Watching the movie Spotlight is a bittersweet experience for many journalists. Here was a movie that made us salivate for the days when publishers and editors actually gave reporters time and money to dig into hidden injustices and produce stories that their readers would talk about for months and years afterward. But the movie also left a bad taste in the mouth. At the same time it was in theatres,
Canada’s largest newspaper chain was laying off dozens of experienced journalists, and the squeezing the ones that were left into one newsroom where there had been two.
Vancouver, Calgary, Edmonton and Ottawa still have two daily newspapers, but really there is only one, and a small one at that. And given Postmedia’s perilous financial situation, most media watchers believe it is only a time before there are none.
In Calgary the staff that were left at the Calgary Herald moved into the Calgary Sun newsroom to work under a Sun editor. In Edmonton, the Sun staffers moved into the Edmonton Journal’s newsroom. Once fierce rivals, the tabloids and broadsheets are now completely cozy with one another.
There are still two daily newspaper in each city but they are virtually the same – the same stories, the same bylines. In fact, all four of Alberta’s largest daily newspapers are mostly the same. A couple of different columnists are the only thing that distinguishes them. David Climenhaga, a former journalist and now a blogger in Edmonton calls them “the four-headed Franken daily.”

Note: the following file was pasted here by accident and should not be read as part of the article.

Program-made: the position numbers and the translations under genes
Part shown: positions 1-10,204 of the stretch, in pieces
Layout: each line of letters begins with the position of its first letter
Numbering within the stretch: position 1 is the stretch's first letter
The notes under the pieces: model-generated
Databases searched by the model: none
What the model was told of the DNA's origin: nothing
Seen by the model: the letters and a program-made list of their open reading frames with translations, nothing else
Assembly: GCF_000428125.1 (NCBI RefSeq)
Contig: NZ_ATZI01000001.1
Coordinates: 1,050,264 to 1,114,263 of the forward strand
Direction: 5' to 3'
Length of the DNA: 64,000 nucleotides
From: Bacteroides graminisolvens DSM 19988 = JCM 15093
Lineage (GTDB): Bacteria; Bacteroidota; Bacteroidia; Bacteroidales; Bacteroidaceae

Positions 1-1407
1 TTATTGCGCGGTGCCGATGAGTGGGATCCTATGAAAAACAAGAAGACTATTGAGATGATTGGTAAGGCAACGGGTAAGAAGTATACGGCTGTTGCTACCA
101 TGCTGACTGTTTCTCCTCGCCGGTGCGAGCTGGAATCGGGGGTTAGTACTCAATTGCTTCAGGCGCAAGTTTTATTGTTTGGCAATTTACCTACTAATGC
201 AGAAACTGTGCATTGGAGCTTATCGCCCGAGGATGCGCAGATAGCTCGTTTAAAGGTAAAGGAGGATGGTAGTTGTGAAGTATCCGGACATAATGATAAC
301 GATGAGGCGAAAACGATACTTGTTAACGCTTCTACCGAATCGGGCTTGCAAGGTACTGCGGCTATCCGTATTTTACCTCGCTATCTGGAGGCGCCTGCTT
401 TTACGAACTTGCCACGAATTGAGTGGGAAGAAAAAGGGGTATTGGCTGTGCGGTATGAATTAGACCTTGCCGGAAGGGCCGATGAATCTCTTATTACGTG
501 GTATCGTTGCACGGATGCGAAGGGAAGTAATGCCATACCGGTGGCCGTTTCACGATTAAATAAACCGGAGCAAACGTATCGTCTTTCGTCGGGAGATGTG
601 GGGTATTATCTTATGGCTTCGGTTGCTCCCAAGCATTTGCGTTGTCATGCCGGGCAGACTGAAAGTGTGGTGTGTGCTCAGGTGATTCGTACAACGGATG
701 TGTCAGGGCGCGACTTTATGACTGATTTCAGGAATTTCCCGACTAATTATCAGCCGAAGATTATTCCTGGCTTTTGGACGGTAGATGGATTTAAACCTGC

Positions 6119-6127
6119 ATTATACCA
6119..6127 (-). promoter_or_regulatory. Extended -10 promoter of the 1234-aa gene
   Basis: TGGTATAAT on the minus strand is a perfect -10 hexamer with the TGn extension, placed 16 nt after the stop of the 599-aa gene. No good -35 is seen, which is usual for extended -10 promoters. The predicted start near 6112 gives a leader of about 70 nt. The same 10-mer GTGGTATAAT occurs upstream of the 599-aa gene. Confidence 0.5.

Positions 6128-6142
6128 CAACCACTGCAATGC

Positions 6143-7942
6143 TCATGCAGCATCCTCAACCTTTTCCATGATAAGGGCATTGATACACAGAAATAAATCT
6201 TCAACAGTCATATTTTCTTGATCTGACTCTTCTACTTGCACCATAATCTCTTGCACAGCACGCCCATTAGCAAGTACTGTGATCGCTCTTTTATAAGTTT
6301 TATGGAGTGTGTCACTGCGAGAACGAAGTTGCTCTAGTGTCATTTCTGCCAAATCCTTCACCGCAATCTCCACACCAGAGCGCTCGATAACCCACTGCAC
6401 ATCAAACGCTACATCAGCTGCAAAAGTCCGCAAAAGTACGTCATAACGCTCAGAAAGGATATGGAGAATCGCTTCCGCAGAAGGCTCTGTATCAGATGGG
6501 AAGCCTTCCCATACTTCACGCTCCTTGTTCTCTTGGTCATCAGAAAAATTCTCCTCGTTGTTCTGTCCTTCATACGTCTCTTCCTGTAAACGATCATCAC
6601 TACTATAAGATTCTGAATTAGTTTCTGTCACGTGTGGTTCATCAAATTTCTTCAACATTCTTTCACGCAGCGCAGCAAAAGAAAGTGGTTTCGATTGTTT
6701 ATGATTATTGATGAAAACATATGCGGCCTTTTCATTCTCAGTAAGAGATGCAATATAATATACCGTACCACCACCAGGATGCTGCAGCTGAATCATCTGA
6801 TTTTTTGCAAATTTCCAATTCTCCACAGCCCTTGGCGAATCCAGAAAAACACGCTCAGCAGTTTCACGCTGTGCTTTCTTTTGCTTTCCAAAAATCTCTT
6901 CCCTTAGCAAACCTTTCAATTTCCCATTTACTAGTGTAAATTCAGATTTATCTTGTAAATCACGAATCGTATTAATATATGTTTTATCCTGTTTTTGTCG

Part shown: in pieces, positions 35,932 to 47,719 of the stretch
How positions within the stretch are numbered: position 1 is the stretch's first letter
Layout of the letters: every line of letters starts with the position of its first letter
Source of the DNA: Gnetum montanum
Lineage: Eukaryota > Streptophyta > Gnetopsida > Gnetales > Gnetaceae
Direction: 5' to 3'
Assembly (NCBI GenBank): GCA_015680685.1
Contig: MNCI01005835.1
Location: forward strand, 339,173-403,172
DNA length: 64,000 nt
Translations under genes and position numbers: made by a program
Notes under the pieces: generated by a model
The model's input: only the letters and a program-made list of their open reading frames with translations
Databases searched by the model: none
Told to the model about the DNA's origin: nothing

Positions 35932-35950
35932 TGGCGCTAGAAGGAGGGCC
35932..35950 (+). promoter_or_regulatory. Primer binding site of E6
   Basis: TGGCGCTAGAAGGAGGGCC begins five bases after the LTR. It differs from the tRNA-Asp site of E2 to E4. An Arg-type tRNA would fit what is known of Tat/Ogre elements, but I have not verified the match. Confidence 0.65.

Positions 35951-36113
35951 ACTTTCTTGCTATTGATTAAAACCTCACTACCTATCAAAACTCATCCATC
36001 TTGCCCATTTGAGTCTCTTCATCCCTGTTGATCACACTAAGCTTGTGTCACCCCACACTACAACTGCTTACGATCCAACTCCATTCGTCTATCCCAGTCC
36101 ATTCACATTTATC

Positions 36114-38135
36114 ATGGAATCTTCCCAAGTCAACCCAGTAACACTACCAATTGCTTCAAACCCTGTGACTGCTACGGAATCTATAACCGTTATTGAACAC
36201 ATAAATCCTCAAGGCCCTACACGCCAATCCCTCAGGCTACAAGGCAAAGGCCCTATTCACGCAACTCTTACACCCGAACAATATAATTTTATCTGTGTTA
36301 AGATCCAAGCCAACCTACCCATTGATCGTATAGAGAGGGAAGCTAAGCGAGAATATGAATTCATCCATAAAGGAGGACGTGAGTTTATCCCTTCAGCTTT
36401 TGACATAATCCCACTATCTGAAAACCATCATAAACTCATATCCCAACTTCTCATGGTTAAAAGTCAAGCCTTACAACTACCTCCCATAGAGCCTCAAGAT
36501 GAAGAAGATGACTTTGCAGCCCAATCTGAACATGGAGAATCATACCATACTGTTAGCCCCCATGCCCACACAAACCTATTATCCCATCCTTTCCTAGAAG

Each newsroom has about 25 to 30 people. Hard to believe that when I was managing editor at the Herald in the 1980s there were 185 people in the newsroom and Calgary was a much smaller city then.
I never thought it would end like this,” said Sheila Pratt, a veteran Edmonton Journal reporter who accepted a buyout after the Edmonton newsrooms were combined.
Not that long ago, the future looked so bright that both the Herald and the Journal built new multi-million dollar plants. It was 1981 when the Herald moved into a palace of a new building in Calgary’s industrial area because it needed bigger printing presses. Also, the snarled traffic in its old location in the heart of downtown made it impossible to get the afternoon papers to subscriber’ doorsteps on time. In those days the newspaper was so fat with advertising a small children could hardly carry it. Today, the building is empty and up for sale.